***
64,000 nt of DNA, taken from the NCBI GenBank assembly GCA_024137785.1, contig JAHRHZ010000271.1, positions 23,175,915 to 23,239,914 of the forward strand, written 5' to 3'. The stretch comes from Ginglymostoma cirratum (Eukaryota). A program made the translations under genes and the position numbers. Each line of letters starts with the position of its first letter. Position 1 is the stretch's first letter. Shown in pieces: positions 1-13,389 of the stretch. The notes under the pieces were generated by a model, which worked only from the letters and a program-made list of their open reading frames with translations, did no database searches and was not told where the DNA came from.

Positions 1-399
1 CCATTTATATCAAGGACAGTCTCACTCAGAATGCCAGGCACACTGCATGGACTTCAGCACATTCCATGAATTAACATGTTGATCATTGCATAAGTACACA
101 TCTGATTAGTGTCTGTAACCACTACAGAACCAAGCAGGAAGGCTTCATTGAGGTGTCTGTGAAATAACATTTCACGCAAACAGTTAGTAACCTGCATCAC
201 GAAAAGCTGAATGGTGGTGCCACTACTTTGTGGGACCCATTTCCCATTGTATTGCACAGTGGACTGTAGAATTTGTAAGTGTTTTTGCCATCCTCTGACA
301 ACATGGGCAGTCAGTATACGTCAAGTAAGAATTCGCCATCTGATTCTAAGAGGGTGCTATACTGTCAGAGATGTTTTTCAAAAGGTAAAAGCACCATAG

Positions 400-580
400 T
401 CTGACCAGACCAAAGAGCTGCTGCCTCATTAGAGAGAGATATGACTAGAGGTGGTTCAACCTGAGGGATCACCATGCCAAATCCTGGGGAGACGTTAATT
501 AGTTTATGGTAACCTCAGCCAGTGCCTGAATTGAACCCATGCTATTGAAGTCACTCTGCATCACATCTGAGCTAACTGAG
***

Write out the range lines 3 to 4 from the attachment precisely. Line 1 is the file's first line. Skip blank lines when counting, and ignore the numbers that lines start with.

1 CCATTTATATCAAGGACAGTCTCACTCAGAATGCCAGGCACACTGCATGGACTTCAGCACATTCCATGAATTAACATGTTGATCATTGCATAAGTACACA
101 TCTGATTAGTGTCTGTAACCACTACAGAACCAAGCAGGAAGGCTTCATTGAGGTGTCTGTGAAATAACATTTCACGCAAACAGTTAGTAACCTGCATCAC